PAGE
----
In the last week I
have been enjoying “The Dreyfus Affair” by Piers Paul Reid – the most readable
account of it I have read to date, easier going than “The Affair” by Jean-Denis
Bredin. This appalling miscarriage of justice not only victimised an innocent man,
and unleashed a sickening wave of Anti-Semitism in France, but also exposed the
widespread and unmitigated moral squalor of the political classes of the time.
The affair began
in November 1894 with the conviction for treason of
Captain Alfred Dreyfus, a talented General Staff officer of Jewish descentccused of having betrayed French
military secrets to the German Embassy in Paris. The leakage of secrets was
real but Dreyfus was innocent in the matter. The initial investigation was
perfunctory to say the least, with a strong predilection for assuming guilt,
not least because of strong Anti-Semitic prejudice. On the basis of flimsy and poorly
evaluated evidence, Dreyfus was sentenced to life imprisonment and sent to the
penal colony at Devil's IslandFrench Guiana. Here he spent almost five years in solitary confinement
in appalling conditions of mental stress and physical privation. Prior to
deportation from France Dreyfus was subjected to ritual humiliation in front of
assembled troops, his badges of rank being torn from his uniform and his sword
broken before him.
|Captain Alfred Dreyfus's ritual humiliation|
Even from the beginning
many – including the governor of the prison in Paris where he was initially
detained – were convinced that he was innocent, as were his wife Lucie and his brother
Mathieu. The latter began a campaign to prove Dreyfus’s innocence, one that
took off slowly but gained momentum.
Two years later,
in 1896, evidence came to light that identified a French Army major named Ferdinand Esterhazy as the real culprit. It was now that the
most scandalous part of the affair commenced. Unwilling to admit that the initial
conviction was wrong, senior military figures colluded in forgery of documents
that “proved” that Dreyfus had indeed been guilty. With their support, and with
suppression of new evidence, Esterhazy was unanimously acquitted by the court martial
that he demanded to clear his name.
|Divisions in society - and even in families - over Dreyfus's innocence or guilt|
Knowledge of the court martial's framing of Dreyfus, and of the associated cover-up, began to spread, chiefly owing to J'accuse, a vehement open letter published in a Paris newspaper in January 1898 by the novelist Émile Zola. Pressure built up to a level that ensured that Dreyfus was brought back to France in 1899 for another trial.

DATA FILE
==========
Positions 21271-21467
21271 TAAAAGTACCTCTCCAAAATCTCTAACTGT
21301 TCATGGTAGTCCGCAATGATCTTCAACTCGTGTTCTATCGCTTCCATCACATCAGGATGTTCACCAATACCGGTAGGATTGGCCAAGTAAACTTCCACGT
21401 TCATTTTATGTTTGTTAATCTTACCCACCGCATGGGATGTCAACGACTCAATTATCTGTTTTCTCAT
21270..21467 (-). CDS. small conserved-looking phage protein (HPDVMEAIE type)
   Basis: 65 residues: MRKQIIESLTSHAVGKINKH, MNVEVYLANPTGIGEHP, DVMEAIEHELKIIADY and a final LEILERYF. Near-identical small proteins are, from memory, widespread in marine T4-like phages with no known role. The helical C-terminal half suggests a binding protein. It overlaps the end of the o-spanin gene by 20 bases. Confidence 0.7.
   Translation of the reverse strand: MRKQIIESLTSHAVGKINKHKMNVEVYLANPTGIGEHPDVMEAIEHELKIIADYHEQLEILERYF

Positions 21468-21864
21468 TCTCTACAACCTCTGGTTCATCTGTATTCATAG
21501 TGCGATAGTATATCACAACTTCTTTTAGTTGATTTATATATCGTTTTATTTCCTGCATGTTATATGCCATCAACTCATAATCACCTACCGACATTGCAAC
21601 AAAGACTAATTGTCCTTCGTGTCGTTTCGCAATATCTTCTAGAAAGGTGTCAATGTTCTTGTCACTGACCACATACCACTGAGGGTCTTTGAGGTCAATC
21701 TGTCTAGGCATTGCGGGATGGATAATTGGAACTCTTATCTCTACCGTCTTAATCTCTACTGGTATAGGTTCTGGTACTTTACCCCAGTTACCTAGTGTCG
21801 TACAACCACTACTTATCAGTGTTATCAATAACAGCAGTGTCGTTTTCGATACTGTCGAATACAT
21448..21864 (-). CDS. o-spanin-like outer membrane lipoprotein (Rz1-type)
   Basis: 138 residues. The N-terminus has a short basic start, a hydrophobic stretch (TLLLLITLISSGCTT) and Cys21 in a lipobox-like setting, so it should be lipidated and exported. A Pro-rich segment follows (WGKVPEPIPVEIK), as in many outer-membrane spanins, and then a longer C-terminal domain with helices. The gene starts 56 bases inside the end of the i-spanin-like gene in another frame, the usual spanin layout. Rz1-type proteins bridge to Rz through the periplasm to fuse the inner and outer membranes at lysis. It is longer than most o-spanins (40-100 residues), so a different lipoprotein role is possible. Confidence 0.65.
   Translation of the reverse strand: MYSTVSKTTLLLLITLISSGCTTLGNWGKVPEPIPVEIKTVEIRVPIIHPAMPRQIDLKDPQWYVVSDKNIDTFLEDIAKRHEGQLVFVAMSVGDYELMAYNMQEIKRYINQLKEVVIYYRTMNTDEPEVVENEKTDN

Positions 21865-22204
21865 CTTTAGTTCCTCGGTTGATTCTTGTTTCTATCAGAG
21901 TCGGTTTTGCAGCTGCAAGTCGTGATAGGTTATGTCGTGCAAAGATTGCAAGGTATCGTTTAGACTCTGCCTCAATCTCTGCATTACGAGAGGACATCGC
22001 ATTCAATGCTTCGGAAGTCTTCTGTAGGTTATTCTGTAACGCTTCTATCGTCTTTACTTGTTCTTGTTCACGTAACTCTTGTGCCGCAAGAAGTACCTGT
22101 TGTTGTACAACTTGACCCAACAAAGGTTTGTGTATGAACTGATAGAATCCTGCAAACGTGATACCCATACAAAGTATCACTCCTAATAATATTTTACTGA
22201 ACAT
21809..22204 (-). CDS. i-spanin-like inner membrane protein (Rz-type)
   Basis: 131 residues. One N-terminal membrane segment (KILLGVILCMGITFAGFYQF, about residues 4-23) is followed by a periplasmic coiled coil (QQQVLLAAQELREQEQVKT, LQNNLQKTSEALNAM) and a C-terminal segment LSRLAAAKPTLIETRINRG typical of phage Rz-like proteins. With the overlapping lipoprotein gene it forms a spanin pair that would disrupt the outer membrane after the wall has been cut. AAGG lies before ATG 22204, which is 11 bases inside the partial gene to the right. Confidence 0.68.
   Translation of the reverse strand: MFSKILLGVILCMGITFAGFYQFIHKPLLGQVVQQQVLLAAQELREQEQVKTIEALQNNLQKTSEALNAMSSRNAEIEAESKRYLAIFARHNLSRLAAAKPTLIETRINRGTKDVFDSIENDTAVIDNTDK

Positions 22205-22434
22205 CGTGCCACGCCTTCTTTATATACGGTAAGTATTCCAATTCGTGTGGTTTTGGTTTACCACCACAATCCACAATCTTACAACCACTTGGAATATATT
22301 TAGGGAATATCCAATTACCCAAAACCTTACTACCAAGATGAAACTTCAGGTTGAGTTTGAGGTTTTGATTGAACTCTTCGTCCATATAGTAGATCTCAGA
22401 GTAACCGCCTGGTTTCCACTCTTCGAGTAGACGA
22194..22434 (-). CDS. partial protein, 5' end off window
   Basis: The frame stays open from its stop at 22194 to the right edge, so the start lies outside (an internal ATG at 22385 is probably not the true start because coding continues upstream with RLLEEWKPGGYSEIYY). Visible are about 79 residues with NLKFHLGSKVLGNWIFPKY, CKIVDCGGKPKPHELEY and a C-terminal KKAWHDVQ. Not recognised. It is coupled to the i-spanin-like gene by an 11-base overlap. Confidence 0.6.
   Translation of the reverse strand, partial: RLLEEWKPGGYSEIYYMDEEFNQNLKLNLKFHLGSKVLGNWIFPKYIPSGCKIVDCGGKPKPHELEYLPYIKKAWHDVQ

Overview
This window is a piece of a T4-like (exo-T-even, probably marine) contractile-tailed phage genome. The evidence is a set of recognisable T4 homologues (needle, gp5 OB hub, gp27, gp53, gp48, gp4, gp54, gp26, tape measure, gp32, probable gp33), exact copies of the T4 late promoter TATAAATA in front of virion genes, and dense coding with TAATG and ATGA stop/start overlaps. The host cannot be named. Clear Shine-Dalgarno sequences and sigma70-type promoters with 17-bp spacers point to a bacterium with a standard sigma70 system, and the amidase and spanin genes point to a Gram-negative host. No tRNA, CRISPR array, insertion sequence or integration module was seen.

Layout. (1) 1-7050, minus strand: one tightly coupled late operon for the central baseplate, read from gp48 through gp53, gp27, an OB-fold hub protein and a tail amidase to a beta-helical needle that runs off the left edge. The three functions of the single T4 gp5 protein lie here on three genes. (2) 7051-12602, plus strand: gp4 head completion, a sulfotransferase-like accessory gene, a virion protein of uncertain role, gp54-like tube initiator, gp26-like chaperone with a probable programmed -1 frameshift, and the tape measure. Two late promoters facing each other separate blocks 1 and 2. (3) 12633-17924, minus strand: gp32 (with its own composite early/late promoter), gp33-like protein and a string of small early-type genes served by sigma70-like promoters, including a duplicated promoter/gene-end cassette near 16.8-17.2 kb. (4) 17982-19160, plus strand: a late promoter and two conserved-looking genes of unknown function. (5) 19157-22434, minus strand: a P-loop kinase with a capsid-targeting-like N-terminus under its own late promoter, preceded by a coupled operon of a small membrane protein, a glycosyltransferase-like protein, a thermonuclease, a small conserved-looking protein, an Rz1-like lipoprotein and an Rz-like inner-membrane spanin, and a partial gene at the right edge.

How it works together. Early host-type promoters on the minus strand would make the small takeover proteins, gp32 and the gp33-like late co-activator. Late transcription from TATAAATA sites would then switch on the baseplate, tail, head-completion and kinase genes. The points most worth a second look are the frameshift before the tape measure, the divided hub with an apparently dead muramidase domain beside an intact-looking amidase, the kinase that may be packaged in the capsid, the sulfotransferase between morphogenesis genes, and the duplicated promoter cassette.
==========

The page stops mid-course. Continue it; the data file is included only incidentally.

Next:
|Zola's open letter - which proved somewhat of a two-edged sword|
The intense political and judicial scandal that ensued divided French society between those who supported Dreyfus (now called "Dreyfusards"), such as Anatole France, Henri Poincaré and Georges Clemenceau, and those who condemned him (the anti-Dreyfusards), such as Edouard Drumont, the director and publisher of the anti-semitic newspaper La Libre Parole. The new trial resulted in another conviction and a 10-year sentence but Dreyfus was given a pardon and set free.
|Dreyfus's Second Trial|
What is particularly impressive about Piers Paul Reid’s account of the Affair is that he does not treat it as a scandal in isolation. He puts it in the context of the intense and bitter rivalries that had riven France from the First Revolution onwards, between Monarchists and Republicans, Right and Left, Catholics and Anti-Clericals, Conservatives and Radicals. The sheer nastiness of these squabbles, the petty – and not so petty – humiliations each group tried to impose on the others when opportunity allowed and the venom with which innumerable vendettas were followed makes for very distasteful reading. These conflicts built to a climax in the years prior to WW1, during which there was somewhat of a period of national union, but once peace was restored the same hatreds and feuds reasserted themselves. The ultimate climax was to be the split between Vichy and Free French supporters after France’s defeat in 1940 and some echoes still reverberate.
In Reid’s account there are very few heroes, other than Lucie and Mathieu Dreyfus and a handful of others. On both sides of the Affair many of the characters – including Zola – were ethically compromised individuals who seemed lacking in scruples, compassion and generosity of spirit. Many used the Affair to further ends other than establishing the guilt or innocence of the victim. The so-called “Belle Epoque” had a rotten foundation.
|Board game of 1898 based on the Affair, with illustrations of the main players|
|French lambs to the slaughter 1914 - “offensive á l'outrance”in the age of the machine gun|
One cannot but feel that France deserves better – now as well as then.